Mrs. Root also made it a point to attend the school board elections and in those days, she recalls, there was considerable opposition to the appropriation of money for the construction of Siwanoy School in 1910.  Mrs. Root taught several classes in that school.

It was while Mrs. Root was a teacher at Siwanoy, just after the United States entered the World War, that she became engaged to Captain William S. Root.  He had been in camp upstate and shortly before he received orders to sail for France, he came to Pelham and visiting his intended bride in her classroom, gave her an engagement ring.

'And do you know,' confided Mrs. Root with a smile, 'after that, the teachers at Siwanoy used to ask for that room and for a long tie, every teacher that had it got married.'

During the two years that her husband spent in France, Mrs. Root continued to teach and then when Memorial High School was completed, she beccame a member of the Junior High School faculty, first teaching English and Reading and later Mathematics.

She is exceedingly popular with her pupils, many of them terming her the 'story teacher,' because of the seemingly inexhaustible fund of anecdotes with which she lightens up the classroom duties.  She is possessed of a fine sense of humor, which is best evidenced perhaps by the fact that one minute she will be scolding the class and then in the next telling them a story that will send them into laughter.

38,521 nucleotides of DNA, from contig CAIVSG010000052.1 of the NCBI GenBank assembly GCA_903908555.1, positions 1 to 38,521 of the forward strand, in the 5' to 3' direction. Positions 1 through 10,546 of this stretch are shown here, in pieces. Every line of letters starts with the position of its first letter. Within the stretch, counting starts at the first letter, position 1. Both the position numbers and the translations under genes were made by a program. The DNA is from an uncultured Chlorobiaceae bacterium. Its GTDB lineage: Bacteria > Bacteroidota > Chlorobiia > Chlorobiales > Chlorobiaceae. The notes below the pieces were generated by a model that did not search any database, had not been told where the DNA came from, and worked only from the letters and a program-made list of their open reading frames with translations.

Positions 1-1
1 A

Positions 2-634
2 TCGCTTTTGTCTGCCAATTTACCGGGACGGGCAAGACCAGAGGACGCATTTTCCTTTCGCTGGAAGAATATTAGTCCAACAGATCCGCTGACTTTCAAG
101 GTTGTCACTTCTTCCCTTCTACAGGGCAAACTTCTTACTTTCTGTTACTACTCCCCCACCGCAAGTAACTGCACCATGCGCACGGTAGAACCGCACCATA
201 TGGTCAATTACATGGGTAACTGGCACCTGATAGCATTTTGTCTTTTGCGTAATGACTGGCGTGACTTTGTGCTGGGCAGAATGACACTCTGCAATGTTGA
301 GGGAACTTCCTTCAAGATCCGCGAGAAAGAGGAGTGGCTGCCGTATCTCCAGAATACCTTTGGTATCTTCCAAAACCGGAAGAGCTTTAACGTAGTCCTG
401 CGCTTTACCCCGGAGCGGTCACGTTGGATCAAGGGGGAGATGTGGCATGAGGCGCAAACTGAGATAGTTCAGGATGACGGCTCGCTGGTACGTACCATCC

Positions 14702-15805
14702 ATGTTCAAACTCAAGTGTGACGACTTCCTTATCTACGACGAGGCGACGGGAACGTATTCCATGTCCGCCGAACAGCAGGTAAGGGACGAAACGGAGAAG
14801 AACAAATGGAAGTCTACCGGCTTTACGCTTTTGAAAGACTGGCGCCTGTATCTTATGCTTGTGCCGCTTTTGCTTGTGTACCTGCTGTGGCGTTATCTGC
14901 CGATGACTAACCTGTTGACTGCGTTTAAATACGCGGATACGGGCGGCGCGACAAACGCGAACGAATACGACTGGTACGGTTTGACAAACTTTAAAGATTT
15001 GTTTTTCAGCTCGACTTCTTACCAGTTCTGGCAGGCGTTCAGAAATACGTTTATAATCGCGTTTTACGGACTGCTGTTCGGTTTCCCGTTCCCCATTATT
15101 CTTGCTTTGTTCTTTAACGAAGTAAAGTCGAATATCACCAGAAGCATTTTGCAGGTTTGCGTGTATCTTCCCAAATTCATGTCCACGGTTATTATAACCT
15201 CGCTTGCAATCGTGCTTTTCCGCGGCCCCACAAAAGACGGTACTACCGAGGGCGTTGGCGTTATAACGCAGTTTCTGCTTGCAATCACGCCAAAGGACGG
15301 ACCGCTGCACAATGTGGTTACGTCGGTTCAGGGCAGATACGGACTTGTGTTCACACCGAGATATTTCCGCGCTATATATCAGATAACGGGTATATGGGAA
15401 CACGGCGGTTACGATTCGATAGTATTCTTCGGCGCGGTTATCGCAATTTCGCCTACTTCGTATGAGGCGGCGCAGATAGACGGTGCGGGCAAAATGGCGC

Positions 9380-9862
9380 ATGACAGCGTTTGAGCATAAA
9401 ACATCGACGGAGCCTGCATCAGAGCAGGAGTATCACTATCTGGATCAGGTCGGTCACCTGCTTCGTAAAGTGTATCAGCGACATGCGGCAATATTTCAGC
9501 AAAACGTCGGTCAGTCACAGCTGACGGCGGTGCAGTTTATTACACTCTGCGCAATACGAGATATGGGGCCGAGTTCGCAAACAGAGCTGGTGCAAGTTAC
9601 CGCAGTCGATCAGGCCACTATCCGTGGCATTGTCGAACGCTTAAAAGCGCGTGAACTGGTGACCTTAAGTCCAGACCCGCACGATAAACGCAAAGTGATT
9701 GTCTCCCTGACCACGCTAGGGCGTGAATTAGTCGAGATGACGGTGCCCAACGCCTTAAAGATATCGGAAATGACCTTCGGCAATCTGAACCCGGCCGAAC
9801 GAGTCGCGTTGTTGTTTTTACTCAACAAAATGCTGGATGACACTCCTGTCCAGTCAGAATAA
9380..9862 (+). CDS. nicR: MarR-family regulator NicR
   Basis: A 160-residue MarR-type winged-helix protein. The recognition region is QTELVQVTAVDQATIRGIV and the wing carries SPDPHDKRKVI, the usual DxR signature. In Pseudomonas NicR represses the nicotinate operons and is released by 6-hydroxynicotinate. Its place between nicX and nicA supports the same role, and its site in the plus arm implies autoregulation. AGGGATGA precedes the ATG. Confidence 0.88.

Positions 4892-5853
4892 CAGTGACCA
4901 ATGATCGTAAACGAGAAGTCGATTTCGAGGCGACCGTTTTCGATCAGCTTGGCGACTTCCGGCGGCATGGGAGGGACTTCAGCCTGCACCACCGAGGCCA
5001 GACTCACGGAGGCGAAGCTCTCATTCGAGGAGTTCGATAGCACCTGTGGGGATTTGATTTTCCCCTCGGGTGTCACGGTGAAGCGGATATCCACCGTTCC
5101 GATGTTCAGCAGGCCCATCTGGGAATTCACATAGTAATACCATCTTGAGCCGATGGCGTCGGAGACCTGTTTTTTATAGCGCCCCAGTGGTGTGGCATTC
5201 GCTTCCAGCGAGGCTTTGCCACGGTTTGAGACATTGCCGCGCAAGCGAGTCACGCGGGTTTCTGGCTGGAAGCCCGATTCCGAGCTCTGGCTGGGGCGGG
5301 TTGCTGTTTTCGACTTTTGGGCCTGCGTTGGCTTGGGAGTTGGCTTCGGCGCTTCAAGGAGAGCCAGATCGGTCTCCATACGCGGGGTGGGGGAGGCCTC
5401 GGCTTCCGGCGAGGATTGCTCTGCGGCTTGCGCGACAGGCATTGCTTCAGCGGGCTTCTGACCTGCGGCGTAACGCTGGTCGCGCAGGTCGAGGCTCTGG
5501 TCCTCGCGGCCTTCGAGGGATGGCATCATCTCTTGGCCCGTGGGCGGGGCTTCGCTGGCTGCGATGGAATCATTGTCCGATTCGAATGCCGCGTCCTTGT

'One of the nicest things about my teaching here,' she said this week, 'has been the wonderful children who have been in my classes.  Many of them have gone on to graduate from high school and college and take their places in the business and professional world.  Many of them have brought me little gifts that I treasure highly.  Why, at home, I find daily reminders of former pupils in their gifts.'

Asked whether she had had any pupils who went on to become officials in the town, she recalled Dominic Amato, former village trustee and now chairman of the Board of Fire Commissioners of the First Fire District, who was in her class at the Siwanoy School.  Former Justice of the Peace Alfred P. Walker, Jr., was a member of her class at Siwanoy School.

'I'll tell you one interesting fact,' said Mrs. Root.  'When I first came to Pelham I had four Templetons in my first class.  I have one today, the daughter of one of my first pupils.'

Mrs. Root also recalled an amusing incident about John Cox, Jr., son of the Democratic candidate for president in the race against Warren G. Harding.  At that time, the son was a student in her class and was graduating from Junior High into Senior High School.  In 1920, Mrs. Root said, it was the custom to initiate newcomers into the Senior division of the school.  Accordingly, the group in charge of the ceremonies had John Cox attend the stage in the auditorium and give seven reasons why Warren G. Harding should be elected to the presidency instead of his father.  

Mrs. Root is only the second teacher to retire in the Pelham system after completing such a record of service."

Source:  Mrs. Root To Retire After 25 Years As School Teacher -- Member of Faculty of Junior High School First Taught in Old Jackson Avenue School in Pelham Manor, The Pelham Sun, Jun. 15, 1934, p. 3, cols. 1-2.